Scientists at Dana-Farber Cancer Institute have isolated a previously unknown protein in muscles that spurs their growth and increased power following resistance exercise. They suggest that artificially raising the protein’s levels might someday help prevent muscle loss caused by cancer, prolonged inactivity in hospital patients, and aging.
Mice given extra doses of the protein gained muscle mass and strength, and rodents with cancer were much less affected by cachexia, the loss of muscle that often occurs in cancer patients, according to the report in the Dec. 7 issue of the journal Cell.
“This is basic science at present,” commented Jorge Ruas, PhD, first author of the report. “But if you could find a way to elevate levels of this protein, that would be very exciting. For example, you might be able to reduce muscle wasting in patients in intensive care units whose muscles atrophy because of prolonged bed rest.” Other applications, he said, might be in disorders such as muscular dystrophy and the gradual loss of muscle mass from aging.
Bruce Spiegelman, PhD, the senior author, led the Dana-Farber team that identified the protein, PGC-1 alpha-4, in skeletal muscle and said it is present in mice and humans. Resistance exercise, such as weight lifting, causes a rise in PGC-1 alpha-4, which in turn triggers biochemical changes that make muscles larger and more powerful, said the researchers.
The protein is an isoform, or slight variant, of PGC-1 alpha, an important regulatory of body metabolism that is turned on by forms of exercise, such as running, that increase muscular endurance rather than size. “It’s pretty amazing that two proteins made by a single gene regulate the effects of both types of exercise,” commented Spiegelman.
The researchers found that the new protein controls the activity of two previously known molecular pathways involved in muscle growth. A rise in PGC-1 alpha-4 with exercise increases activity of a protein called IGF1 (insulin-like growth factor 1), which facilitates muscle growth. At the same time, PGC-1 alpha-4 also represses another protein, myostatin, which normally restricts muscle growth. In effect, PGC-1 alpha-4 presses the accelerator and removes the brake to enable exercised muscles to gain mass and strength.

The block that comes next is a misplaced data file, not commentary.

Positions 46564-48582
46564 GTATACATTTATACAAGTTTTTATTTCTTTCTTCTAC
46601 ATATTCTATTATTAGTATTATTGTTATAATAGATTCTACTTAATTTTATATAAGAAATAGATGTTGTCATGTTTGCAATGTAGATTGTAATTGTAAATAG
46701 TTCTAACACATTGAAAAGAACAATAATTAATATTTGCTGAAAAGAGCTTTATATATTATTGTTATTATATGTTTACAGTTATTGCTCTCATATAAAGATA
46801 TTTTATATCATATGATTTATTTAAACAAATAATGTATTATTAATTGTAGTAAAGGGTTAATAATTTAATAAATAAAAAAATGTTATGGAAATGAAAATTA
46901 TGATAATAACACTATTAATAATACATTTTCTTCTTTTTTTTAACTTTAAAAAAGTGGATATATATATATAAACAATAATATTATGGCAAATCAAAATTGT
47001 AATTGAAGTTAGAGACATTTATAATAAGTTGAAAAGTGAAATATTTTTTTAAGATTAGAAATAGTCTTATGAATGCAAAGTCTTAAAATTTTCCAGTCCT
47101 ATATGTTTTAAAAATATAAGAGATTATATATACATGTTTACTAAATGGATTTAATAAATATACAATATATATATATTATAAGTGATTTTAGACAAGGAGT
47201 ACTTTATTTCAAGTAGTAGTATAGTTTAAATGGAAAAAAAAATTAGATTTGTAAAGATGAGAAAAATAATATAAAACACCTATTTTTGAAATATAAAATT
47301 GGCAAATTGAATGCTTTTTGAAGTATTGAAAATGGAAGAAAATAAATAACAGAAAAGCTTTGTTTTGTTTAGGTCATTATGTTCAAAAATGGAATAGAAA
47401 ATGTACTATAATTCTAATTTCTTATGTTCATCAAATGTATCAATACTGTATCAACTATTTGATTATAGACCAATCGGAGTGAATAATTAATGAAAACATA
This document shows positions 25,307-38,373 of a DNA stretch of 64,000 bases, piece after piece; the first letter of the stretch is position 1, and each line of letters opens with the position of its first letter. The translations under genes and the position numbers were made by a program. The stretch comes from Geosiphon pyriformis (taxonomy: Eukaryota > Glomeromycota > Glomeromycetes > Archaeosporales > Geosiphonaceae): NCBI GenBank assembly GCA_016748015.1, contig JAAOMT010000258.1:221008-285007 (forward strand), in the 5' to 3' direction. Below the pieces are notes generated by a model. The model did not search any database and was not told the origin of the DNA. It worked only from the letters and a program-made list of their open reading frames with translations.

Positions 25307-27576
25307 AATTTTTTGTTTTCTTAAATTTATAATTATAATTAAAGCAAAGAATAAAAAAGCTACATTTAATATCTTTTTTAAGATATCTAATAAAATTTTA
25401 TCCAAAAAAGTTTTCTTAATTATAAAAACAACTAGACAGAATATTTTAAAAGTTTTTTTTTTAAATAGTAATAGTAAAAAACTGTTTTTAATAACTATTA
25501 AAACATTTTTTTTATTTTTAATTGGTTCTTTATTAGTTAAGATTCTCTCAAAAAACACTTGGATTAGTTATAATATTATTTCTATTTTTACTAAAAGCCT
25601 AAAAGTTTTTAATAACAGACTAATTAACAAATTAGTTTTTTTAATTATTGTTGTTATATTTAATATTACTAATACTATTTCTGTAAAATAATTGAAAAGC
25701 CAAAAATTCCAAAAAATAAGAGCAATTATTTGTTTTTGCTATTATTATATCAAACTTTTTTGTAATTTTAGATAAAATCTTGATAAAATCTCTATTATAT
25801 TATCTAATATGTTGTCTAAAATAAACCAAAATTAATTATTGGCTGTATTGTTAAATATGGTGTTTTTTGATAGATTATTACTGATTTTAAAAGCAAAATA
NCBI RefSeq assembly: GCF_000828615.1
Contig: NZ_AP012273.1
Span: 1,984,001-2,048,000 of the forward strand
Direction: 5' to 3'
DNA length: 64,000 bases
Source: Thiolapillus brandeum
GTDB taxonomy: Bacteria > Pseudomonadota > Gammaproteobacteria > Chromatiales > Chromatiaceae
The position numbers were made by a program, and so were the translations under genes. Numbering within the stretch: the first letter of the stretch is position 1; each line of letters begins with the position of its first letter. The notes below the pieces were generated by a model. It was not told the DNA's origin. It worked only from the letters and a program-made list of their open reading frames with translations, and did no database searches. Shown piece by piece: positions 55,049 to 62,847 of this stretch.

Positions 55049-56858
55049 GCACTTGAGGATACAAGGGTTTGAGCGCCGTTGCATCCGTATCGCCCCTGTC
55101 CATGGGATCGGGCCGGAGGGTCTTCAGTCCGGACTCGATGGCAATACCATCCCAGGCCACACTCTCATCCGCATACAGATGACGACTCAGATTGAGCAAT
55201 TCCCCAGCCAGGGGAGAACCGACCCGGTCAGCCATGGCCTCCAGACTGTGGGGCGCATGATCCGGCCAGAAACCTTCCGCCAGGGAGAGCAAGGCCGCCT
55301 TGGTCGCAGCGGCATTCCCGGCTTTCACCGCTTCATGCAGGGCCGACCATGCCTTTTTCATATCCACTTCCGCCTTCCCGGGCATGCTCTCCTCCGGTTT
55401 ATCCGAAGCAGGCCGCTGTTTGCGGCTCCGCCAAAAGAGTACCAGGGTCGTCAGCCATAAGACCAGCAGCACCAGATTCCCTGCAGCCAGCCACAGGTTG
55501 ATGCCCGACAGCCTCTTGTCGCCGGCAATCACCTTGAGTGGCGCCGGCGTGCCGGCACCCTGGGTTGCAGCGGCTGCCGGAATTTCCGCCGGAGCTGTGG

“All of our muscles have both positive and negative influences on growth,” Spiegelman explained. “This protein (PGC-1 alpha-4) turns down myostatin and turns up IGF1.”
Several experiments demonstrated the muscle-enhancing effects of the novel protein. The investigators used virus carriers to insert PGC-1 alpha-4 into the leg muscle of mice and found that within several days their muscle fibers were 60 percent bigger compared to untreated mice. They also engineered mice to have more PGC-1 alpha-4 in their muscles than normal mice who were not exercising. Tests showed that the treated mice were 20 percent stronger and more resistant to fatigue than the controls; in addition, they were leaner than their normal counterparts.
Mice engineered to have extra PGC-1 alpha-4 showed “dramatic resistance” to cancer-related muscle wasting, the scientists found. The mice lost only 10 percent mass in a leg muscle compared to a 29 percent loss in mice with cancer that did not have additional PGC-1 alpha-4, according to the report. The altered mice were also stronger and more active than the normal mice.
Ruas, the first author, is now in the faculty at the Karolinska Institute in Sweden. Other authors are from Dana-Farber Cancer Institute, Harvard Medical School, the University of Colorado, the University of Virginia, and the Mayo Clinic.
The research was supported by NIH grant DK061562 and a grant from Novartis.
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